Today we pray not for $1,000,000 but that our talents are used to spread hope. We pray that the shakes will stop for others. We pray for patience and peace and courage. We pray for others more than we pray for ourselves; we commonly attempt to use our influence (LOL) to bring people to the doorway of recovery, Alcoholics Anonymous.
We pray because it reminds us daily that we are not the creator of the universes. We pray because we believe that our creator wants a relationship with us. We pray because others can't or won't pray for themselves.
Prayer, like an iPhone charger, is the energy needed to keep us going in this sinful world, that throws us challenges. Sure, we bookend our days with earnest prayer time, but it is the during-the-day engagements where the shit gets real.
The best we can tell, God does not prefer emails as the preferred means of communication. The Bible and the big book of AA point us to prayer.
We leave you with the extended version of the serenity prayer. This has become, for us, a staple in our arsenal. Evidence of the origins of the prayer suggests that the two segments may have been written separately but are commonly recited together:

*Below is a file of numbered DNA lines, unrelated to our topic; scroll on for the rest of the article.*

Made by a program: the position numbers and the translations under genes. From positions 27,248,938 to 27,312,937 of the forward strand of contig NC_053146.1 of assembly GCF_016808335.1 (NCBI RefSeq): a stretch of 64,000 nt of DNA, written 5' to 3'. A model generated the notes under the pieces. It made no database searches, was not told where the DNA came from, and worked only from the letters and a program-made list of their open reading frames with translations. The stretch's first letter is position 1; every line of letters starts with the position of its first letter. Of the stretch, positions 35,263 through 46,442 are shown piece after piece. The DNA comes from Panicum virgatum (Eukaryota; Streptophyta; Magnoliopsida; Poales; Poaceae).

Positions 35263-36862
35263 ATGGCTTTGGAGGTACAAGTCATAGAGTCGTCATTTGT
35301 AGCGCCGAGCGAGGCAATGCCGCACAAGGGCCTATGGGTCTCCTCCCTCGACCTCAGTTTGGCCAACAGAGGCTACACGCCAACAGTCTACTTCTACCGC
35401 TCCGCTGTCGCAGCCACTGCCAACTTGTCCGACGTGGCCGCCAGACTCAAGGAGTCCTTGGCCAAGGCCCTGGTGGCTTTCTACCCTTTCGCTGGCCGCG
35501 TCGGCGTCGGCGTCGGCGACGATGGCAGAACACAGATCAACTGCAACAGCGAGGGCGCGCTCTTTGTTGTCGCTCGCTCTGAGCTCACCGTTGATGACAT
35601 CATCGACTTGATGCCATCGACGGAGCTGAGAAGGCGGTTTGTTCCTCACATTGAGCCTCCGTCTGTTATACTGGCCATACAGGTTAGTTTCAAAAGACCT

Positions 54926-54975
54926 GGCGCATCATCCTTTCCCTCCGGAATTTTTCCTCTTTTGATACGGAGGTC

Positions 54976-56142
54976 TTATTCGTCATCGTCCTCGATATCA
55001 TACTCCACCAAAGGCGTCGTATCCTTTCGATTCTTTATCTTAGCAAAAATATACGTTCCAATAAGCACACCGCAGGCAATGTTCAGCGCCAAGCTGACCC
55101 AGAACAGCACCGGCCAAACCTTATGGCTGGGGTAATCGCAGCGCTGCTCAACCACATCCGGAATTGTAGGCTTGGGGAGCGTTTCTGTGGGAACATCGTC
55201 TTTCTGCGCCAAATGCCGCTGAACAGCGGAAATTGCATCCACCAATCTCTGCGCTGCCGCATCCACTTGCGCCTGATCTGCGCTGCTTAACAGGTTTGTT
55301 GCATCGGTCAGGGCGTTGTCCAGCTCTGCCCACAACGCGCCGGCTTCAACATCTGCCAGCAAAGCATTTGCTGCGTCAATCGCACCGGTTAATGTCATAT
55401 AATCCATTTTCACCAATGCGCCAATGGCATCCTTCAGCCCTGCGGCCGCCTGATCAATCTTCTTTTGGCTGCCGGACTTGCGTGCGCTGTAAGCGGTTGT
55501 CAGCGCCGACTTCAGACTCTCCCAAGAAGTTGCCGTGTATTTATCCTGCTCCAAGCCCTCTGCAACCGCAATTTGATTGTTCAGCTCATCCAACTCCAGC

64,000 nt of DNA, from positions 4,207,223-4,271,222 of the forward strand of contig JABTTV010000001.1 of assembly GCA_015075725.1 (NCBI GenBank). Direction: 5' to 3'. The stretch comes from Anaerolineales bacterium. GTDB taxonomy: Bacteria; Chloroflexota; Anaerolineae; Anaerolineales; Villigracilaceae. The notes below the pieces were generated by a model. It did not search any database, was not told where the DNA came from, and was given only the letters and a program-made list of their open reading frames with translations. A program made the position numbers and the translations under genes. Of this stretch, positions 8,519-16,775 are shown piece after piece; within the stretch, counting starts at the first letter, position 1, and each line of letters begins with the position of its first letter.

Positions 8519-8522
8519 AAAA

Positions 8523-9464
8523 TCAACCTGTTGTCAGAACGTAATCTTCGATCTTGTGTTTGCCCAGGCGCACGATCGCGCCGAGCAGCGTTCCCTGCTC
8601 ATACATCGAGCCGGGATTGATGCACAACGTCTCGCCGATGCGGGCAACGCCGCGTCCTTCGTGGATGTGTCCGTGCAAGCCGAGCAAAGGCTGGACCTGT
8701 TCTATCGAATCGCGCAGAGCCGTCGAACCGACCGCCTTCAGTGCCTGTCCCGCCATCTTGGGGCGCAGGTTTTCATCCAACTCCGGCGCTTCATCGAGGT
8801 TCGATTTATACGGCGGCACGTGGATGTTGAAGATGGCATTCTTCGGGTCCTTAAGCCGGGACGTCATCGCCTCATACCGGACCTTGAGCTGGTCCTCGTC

God grant me the Serenity To accept the things I cannot change, Courage to change the things I can, And the Wisdom to know the difference.
Living one day at a time, Enjoying one moment at a time. Accepting hardship as a pathway to peace, Taking, as he did, this sinful world as it is, Not as I would like it.
Trusting that he will make all things right, If I surrender to his will. That I may be reasonably happy in this world And supremely happy in the next.
We are here to pray for you – until you can pray for yourself.
Thoughts and ideas for this blog post were taken and built upon from a sober.coffee podcast #23 Prayer and Sobriety... (Part I) Now that Foxhole Prayers are Over !!..the episode dropped on 9/8/2021 Click here to hear the podcast.
Alcoholics Anonymous and AA are registered trademarks of Alcoholics World Service. Inc. References to AA, the 12 steps, and 12 traditions does not mean that AA has reviewed or approved the contents of this publication nor that AA agrees with the views expressed herein. This publication is intended to support personal growth and should not be considered a substitute for healthcare professionals' advice. The author’s advice and viewpoints are their own.